March 17–19 and 24–26, 2005
Will Rice College Commons

Presented by the Rice Light Opera Society and Will Rice College
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A literary or a military man?

All the young ladies have fallen madly in love with a flamboyant poet named Bunthorne. He basks in their adoration, but the one girl he wants to attract, a modest milkmaid named Patience, will have nothing to do with him. What will Bunthorne do when a rival poet arrives and steals not just the attentions of the besotted maidens, but also Patience's heart? And how will the maidens' former suitors, the staid Dragoon Guards, respond to the new craze for poetic and romantic love?

About the opera

Gilbert and Sullivan's Patience premiered in 1881 at London's Opera Comique before moving to the new Savoy Theatre. The operetta satirizes the period's "aesthetic" movement and its key figures, such as painter James Whistler and writer Oscar Wilde. This sixth collaboration of Gilbert and Sullivan was immensely popular, and ran for 578 performances.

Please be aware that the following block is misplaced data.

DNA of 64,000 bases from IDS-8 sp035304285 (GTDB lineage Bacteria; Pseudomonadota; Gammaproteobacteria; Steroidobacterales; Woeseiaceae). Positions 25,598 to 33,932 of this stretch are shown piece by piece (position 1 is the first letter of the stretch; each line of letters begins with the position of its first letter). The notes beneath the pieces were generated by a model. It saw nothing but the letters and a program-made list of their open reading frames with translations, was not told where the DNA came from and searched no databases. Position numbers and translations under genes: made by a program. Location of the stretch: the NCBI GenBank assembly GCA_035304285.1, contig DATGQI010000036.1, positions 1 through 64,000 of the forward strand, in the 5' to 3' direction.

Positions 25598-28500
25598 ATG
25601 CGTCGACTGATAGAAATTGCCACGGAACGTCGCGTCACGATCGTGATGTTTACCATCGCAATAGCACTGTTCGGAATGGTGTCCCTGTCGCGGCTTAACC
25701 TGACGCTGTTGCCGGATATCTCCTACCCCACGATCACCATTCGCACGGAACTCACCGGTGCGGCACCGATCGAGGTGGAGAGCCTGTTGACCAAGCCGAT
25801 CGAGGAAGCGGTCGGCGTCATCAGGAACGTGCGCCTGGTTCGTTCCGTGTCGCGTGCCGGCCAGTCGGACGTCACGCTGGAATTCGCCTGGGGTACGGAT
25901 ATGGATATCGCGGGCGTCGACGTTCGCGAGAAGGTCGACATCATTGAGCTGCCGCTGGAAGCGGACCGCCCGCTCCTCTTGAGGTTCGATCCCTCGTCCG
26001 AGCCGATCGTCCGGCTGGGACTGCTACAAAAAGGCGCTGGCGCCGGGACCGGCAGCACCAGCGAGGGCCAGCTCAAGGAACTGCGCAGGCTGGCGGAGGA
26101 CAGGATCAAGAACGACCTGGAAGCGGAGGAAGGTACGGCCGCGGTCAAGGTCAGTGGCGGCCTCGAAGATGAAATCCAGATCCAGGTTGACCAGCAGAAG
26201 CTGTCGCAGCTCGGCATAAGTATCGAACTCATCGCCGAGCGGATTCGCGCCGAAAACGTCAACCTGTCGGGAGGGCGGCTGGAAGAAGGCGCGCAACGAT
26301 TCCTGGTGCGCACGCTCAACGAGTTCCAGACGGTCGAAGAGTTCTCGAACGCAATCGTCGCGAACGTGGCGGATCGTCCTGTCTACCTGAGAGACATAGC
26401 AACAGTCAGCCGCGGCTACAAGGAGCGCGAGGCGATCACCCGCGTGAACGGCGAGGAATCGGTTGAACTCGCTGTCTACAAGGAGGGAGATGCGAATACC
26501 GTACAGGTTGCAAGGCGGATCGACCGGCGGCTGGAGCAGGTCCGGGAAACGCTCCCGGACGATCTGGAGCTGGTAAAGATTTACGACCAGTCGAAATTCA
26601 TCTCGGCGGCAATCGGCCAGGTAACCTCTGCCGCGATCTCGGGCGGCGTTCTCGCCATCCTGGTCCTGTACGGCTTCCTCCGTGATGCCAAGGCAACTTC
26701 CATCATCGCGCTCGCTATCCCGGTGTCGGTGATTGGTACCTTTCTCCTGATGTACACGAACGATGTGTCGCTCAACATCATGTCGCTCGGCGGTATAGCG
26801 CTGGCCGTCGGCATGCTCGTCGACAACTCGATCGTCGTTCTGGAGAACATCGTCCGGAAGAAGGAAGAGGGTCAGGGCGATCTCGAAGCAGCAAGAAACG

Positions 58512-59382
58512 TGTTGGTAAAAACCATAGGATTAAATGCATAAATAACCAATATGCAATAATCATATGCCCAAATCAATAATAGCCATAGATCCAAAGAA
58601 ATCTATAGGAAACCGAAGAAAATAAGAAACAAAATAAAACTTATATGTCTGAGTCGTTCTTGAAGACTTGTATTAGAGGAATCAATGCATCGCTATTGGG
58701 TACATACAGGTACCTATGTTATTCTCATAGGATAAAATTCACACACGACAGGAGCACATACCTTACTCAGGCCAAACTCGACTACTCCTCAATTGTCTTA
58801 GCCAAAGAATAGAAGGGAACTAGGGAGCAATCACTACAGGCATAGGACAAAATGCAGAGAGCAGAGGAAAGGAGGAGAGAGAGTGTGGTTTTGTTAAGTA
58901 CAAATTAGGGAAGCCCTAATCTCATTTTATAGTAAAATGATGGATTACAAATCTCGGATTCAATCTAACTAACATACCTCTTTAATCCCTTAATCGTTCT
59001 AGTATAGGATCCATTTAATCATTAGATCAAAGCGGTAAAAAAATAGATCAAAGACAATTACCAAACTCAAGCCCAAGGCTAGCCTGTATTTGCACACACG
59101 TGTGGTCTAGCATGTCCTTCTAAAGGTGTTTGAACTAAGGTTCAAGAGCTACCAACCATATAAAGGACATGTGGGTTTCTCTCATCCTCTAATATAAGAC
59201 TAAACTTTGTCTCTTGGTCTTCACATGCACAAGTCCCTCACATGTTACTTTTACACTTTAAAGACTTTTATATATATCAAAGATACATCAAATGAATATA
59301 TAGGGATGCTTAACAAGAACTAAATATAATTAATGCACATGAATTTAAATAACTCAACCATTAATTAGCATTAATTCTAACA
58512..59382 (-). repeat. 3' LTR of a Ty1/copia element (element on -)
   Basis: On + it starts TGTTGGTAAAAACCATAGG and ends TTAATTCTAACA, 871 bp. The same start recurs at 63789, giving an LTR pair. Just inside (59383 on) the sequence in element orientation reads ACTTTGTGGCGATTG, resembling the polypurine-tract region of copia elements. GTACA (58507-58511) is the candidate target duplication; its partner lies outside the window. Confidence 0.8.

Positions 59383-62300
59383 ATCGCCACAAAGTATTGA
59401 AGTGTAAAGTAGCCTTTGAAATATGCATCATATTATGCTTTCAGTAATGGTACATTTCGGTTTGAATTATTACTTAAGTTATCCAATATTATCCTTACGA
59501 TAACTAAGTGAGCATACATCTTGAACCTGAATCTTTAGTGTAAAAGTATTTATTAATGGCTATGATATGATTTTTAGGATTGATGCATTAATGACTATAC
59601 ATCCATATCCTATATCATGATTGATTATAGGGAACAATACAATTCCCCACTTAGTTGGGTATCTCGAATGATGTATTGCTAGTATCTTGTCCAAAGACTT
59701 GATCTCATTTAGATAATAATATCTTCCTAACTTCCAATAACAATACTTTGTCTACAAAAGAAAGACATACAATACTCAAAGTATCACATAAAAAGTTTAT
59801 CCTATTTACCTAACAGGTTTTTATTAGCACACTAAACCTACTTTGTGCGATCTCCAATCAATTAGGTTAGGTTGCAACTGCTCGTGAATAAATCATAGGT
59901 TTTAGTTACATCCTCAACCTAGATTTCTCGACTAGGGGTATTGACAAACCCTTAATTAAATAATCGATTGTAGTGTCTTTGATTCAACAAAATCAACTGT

Gilbert and Sullivan

W.S. Gilbert and Arthur Sullivan wrote 14 operas together between 1871 and 1896, most of which were produced by the D'Oyly Carte Opera Company. Gilbert, the duo's librettist, was an accomplished satirist, and was known for a series of cartoons and sketches known as the Bab Ballads. Sullivan, the composer, was often called the "English Mendelssohn," but his genius was most evident in the lighter comic songs he wrote with Gilbert. Sullivan's solo works include the opera Ivanhoe and the hymn "Onward Christian Soldiers." Gilbert and Sullivan's operas were wildly popular in their time and are still performed regularly today.